2018: Five Predictions Coming In South Asia
By Clement Goh, Managing Director, Equinix South Asia
The year 2017 has seen a lot of changes in technology. As the interconnection junction between network providers, cloud providers, and the enterprise, we are at a unique place where we get access to what is trending with our customers in South Asia.
This gives us uncommon industry insight and helps inform our annual predictions.
Here’s what we see coming in 2018:
1. Private blockchain networks take hold and multiply
There has been a lot of buzz about blockchain in the past year. While blockchain has been largely associated with Bitcoin, it is in fact so much more than the technology used for cryptocurrencies. The public blockchain at the heart of various cryptocurrencies is vastly different from the private blockchain we see appealing to more companies in 2018. The key difference is that private blockchain networks have more secure digital identity management, greater levels of trust, and the ability to permit far greater levels of transactional throughput.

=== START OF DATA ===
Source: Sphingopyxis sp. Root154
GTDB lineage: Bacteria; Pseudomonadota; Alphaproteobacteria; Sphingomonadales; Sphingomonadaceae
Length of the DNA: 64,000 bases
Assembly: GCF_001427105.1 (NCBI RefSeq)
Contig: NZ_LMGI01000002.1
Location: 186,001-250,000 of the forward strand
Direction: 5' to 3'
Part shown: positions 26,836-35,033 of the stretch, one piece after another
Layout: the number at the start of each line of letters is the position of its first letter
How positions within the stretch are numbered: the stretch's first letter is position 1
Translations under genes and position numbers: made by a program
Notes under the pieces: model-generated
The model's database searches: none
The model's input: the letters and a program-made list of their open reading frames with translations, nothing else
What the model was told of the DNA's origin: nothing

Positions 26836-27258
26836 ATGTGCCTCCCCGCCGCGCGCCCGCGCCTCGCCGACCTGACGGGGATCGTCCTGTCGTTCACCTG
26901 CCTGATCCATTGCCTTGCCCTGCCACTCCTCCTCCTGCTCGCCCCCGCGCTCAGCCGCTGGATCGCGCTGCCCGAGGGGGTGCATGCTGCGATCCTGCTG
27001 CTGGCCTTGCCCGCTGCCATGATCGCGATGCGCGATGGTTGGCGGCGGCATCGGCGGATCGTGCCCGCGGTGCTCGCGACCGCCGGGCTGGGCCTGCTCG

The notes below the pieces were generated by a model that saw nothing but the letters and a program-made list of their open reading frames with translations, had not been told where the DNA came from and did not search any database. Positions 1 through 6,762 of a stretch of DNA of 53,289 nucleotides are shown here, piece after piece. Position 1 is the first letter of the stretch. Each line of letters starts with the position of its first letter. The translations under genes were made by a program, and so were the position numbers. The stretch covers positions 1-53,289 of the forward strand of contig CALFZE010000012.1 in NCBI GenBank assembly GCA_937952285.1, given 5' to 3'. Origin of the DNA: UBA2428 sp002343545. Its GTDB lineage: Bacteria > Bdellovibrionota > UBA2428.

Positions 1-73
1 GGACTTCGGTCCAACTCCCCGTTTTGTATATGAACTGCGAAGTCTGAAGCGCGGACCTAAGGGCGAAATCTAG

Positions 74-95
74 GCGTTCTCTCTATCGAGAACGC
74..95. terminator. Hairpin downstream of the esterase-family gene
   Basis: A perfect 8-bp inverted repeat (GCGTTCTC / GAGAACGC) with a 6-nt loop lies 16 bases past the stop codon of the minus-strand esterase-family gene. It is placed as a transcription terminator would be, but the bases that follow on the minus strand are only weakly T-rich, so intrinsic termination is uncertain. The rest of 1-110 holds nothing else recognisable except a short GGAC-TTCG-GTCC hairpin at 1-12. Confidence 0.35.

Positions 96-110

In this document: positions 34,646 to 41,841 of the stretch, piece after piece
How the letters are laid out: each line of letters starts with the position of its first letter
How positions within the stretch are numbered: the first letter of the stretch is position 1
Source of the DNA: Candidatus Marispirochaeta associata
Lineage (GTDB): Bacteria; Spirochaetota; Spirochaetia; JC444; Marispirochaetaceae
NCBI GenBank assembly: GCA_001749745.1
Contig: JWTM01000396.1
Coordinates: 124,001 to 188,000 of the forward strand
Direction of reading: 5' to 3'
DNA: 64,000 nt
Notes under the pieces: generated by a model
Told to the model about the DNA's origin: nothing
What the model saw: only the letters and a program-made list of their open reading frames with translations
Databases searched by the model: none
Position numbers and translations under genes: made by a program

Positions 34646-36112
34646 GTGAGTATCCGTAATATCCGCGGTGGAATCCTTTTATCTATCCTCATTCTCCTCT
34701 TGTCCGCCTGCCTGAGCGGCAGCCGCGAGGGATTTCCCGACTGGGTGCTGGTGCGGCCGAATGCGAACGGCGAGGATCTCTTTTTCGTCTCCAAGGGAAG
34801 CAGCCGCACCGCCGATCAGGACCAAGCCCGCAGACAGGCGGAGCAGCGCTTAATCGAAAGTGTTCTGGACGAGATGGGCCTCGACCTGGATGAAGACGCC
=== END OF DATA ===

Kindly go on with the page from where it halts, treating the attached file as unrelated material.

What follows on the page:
With the rising startup scene in Asia, we are likely to see entrepreneurs leveraging blockchain technology to build bigger apps more efficiently. Organizations that provide blockchain networks for various business verticals will need to host blockchain ledger nodes in multiple distributed locations to ensure low latency. Enterprises in some private blockchain networks will also need to simultaneously learn about the completion of time-sensitive blockchain transactions.
As enterprises start to be involved in multiple blockchain networks (e.g. supply chain, finance, etc.), they will want their business systems to be located close to these different blockchain network nodes.
2. Artificial Intelligence-based applications take flight and become mainstream
Even though Artificial Intelligence (AI) technology existed many years ago, it is only starting to become a highly valued approach today as more businesses involve AI in their decision-making processes.
According to an IDC report, Asia Pacific (excluding Japan) spending on cognitive and AI systems is forecasted to reach USD4.6 billion in 2021, with the banking and healthcare industries having the highest spending in 2017. Based on this, we see AI making even deeper inroads into the mainstream in 2018.
The need for interconnectivity will impact the surge in the amount of data generated, consumed, transferred, and stored
With the right resources within the region, we are expecting to see new startups that focus on AI to power the next generation of applications.AI systems require data from multiple sources and they need to be distributed with model building happening in clouds and model deployment based at edge locations to satisfy real-time processing requirements.
3. Data Transmission to increase within the region as new architecture for subsea cable systems becomes prominent